A part of this has to do with the Raiders moving from Oakland to Los Angeles and then back to Oakland in 1995. Those Los Angeles sportswriters didn’t honor the team and campaign for those players once the team went back up north. Many sportswriters campaign for players whom they lobbied for their team to draft originally and usually in the 1st round. His rocky path to Oakland through Dallas and New York is why he didn’t have that.

Yet they have/had a responsibility and shouldn’t have taken it out on those player’s legacies. I see Bill Plaschke and J.A. Adande all the time on talk shows over on ESPN when they have an obligation as history’s gatekeepers with their fellow writers and they have failed. They are why Todd, Head Coach Tom FloresLester Hayes, and Cliff Branch are on the outside looking in. It’s time to right these injustices.

Christensen deserves to be enshrined in Canton. Although we lost Todd, who passed in 2013, his family and Raider teammates should be able to share in that final honor.

For induction into the Pro Football Hall of Fame, I present to you, Todd Christensen.

Dedicated in his memory: Todd Christensen (August 3, 1956 – November 13, 2013)

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Cliff Branch Belongs In The Pro Football Hall of Fame

John Madden once told NFL Films “Cliff Branch was so skinny when he walked his back pockets would fight.” Yet no one put fear in NFL secondaries when it came to getting beat deep during the 1970’s. When someone says close your eyes and picture the Oakland Raiders of the ’70’s, one of the first visuals you’d have would be Stabler launching a bomb in Cliff’s direction.

BranchBWDrafted out of Colorado in 1972, Branch was a football and track star in college. Oakland had been without a true deep threat since Warren Wells departure a few years earlier. His baptism by fire would come as he learned the game from Hall of Famer WR Fred Biletnikoff and going up against Hall of Fame CBs Willie Brown and Skip “Dr Death” Thomas in practice.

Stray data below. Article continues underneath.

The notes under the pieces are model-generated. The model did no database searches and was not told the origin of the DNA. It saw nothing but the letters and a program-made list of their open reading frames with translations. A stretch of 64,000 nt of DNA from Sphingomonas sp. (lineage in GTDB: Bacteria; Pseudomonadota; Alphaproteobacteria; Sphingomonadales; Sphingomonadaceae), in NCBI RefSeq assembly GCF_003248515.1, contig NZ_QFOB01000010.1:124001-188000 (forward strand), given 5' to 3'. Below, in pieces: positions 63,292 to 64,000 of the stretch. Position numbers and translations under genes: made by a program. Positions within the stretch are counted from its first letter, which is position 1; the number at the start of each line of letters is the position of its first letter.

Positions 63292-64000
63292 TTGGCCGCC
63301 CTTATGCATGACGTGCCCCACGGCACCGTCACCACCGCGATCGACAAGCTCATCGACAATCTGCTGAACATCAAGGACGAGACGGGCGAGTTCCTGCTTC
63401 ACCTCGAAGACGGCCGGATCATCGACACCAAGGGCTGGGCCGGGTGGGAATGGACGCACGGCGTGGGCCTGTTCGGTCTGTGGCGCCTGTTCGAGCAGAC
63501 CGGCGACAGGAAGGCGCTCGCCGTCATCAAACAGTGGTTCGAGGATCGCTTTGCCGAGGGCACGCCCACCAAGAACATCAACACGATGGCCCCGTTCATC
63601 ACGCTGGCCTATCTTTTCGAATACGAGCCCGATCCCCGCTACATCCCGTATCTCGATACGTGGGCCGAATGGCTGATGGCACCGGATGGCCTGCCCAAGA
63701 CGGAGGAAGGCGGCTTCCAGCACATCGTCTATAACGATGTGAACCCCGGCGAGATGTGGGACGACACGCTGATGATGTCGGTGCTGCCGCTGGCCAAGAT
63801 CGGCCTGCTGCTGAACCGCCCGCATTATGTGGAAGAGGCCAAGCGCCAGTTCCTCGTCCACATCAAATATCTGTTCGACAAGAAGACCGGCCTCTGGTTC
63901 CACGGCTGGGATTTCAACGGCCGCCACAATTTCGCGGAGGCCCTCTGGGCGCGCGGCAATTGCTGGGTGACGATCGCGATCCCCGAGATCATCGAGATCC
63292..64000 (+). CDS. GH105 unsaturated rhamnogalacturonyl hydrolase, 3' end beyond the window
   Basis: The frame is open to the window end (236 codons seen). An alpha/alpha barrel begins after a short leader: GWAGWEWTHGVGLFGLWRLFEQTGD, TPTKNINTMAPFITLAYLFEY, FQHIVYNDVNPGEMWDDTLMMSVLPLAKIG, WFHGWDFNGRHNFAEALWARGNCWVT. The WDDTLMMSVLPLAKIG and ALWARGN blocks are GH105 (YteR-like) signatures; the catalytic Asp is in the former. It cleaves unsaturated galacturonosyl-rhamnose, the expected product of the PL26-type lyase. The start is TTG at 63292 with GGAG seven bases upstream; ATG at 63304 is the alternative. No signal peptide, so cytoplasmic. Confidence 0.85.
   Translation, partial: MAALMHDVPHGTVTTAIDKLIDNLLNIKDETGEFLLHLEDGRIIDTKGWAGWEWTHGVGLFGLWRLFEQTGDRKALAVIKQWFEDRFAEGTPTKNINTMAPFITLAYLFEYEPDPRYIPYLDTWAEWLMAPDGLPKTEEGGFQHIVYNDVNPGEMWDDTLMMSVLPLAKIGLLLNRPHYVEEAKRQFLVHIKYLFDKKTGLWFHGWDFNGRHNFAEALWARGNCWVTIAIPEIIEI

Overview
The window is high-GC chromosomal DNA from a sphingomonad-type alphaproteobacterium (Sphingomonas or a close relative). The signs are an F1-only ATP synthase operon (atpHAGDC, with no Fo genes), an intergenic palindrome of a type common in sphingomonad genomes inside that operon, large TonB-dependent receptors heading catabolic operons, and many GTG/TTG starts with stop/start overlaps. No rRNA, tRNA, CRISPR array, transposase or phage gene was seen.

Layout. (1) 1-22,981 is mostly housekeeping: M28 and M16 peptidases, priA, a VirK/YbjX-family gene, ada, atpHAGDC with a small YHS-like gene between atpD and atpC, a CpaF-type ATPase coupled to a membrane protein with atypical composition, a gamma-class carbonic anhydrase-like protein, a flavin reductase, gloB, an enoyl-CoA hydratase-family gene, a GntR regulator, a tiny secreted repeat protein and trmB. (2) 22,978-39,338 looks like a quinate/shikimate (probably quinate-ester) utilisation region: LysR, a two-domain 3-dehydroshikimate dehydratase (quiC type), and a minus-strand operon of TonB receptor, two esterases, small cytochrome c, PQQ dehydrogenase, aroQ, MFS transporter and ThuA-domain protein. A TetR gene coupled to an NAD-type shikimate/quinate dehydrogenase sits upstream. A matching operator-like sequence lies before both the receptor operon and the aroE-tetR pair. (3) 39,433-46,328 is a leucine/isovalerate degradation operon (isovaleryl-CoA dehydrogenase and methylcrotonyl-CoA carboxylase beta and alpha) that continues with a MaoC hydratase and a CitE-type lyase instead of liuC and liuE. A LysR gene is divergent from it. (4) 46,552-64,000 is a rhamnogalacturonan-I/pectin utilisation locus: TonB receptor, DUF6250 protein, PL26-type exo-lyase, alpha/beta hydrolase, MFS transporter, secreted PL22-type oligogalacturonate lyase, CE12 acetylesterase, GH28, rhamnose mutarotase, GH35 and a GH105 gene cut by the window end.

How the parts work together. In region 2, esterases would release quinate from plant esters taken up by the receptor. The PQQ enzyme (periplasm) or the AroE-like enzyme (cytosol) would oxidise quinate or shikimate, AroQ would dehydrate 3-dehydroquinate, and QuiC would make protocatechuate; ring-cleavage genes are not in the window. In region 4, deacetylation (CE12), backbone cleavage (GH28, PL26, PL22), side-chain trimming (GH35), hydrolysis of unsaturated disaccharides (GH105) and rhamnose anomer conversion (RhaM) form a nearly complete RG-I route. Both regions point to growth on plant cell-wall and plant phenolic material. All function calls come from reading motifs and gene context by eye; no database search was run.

Going against those 2 big physical corners, Branch grew up in a hurry. When he was unleashed on an unsuspecting NFL as a 1st time starter in 1974, Branch blazed for 60 rec 1,092 yards and 13 TDs. Pedestrian by today’s standards until you realize he was 4th in receptions and led the league in yards and touchdowns.

It was the 1st of 4 straight Pro Bowl and All Pro seasons. He was the #1 weapon on a team that finished in no less than the AFC Championship in each of those campaigns. His best season capped off the Raider’s Super Bowl XI championship when he caught 46 passes for 1,111 yards and 12 touchdowns. Why was it his best? He led the league in TDs and was 2nd in yards losing to Roger Carr by 1 yard on arguably the most powerful NFL champion of the 1970’s.

One aspect of Branch’s game that makes him an all timer is how he played in big games. When everyone marveled at Hall of Famer Jerry Rice as he was breaking all time NFL post season records, whose records did you think he was breaking? When Rice caught 3 TDs in Super Bowl XXIV, he was breaking the Super Bowl record for touchdowns in a game when Branch set it with 2 against the Eagles in XV. When Branch retired after the 1985 season, he was the NFL’s All Time postseason reception (73) and yardage (1,223) leader before Rice broke them some 9 years later. He had broken the previous records set by fellow Raider WR Biletnikoff, who was now his coach.

However records and numbers only tell a part of the story. How much space did defenses give him in respect to his speed that opened up opportunities for Biletnikoff and Hall of Fame TE Dave Casper?? Do you realize he was the only skill player on all 3 Raider Super Bowl champions?? Against the Eagles in Super Bowl XV it was his 2 scores that broke the game open 21-3…winning it 27-10.